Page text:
In criminal cases, index books are not accessible to the public, as they may contain information about documents for which access is prohibited.

2.4 Dockets and Case Event Lists

2.4.1 Pre-Court Docket and Case Event List

The pre-court docket or case event list is a list of names of the accused persons and the charges scheduled to be heard in a specific courtroom, on a specific date, and at a specific time.

Pre-enquête and Youth Criminal Justice Act dockets must remain confidential and are not publicly accessible. All other pre-court dockets are publicly available.

Court staff must make pre-court dockets or case event lists available to the public at no charge, by either posting the docket or list in a location convenient to the public or by making it available at the court counter. A copy of the docket can be provided on payment of the prescribed copy fee (see Section 7 for applicable fees).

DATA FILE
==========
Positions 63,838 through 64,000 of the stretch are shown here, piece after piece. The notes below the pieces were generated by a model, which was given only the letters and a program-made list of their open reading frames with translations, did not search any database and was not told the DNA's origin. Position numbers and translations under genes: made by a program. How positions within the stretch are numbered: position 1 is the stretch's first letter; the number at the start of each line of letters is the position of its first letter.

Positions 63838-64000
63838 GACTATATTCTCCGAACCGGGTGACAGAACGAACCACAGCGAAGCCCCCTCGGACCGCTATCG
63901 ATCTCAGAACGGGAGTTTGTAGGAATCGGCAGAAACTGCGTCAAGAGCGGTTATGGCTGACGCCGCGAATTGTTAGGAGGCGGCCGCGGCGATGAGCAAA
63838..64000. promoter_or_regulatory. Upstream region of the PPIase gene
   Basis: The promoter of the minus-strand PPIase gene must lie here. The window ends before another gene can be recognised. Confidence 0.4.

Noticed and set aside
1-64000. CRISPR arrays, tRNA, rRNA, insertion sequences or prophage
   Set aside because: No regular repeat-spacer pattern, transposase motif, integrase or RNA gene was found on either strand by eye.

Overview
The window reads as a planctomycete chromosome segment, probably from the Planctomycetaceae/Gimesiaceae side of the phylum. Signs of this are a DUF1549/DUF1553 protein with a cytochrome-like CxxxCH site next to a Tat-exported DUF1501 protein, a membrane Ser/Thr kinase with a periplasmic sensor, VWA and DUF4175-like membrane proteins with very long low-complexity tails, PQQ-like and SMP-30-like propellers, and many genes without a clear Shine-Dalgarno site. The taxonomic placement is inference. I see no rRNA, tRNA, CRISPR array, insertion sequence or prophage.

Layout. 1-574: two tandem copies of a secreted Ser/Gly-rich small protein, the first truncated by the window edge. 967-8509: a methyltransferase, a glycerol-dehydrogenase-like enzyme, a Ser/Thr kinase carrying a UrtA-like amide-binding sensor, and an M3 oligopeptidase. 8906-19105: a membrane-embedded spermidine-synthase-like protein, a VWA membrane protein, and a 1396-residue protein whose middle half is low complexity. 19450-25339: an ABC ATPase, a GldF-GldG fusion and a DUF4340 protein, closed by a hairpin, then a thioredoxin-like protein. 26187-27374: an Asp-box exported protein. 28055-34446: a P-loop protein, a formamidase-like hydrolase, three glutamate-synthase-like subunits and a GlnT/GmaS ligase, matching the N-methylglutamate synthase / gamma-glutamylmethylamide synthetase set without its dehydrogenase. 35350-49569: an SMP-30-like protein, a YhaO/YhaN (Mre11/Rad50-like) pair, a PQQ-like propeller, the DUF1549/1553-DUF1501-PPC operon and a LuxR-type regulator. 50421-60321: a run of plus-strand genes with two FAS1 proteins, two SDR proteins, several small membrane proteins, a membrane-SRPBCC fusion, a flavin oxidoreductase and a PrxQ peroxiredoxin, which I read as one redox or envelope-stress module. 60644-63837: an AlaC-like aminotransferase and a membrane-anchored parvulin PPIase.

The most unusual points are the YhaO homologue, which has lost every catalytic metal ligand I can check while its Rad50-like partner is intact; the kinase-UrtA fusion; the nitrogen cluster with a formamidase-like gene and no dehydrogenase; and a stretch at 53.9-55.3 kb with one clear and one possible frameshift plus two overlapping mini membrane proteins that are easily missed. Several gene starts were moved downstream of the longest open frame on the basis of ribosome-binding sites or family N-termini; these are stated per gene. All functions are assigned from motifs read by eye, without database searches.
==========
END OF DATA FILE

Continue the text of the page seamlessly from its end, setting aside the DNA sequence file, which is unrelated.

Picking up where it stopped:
The Daily Court Lists website available at www.ontariocourtdates.ca provides users with basic next day case event information for Ontario Court of Justice and Superior Court of Justice cases, subject to certain restrictions. Website users may choose a court location and case type from drop down lists. A list of scheduled matters to be heard the next day at that location will then be displayed.

Hearing lists of the Ontario Court of Appeal are also available the week before matters are to be heard at http://www.ontariocourts.ca/coa/en/caselist/.

2.4.2. Post-Court Docket and Case Event List

The post-court docket or case event list is the same as the pre-court docket or list, with notes outlining the judicial decisions for each charge listed.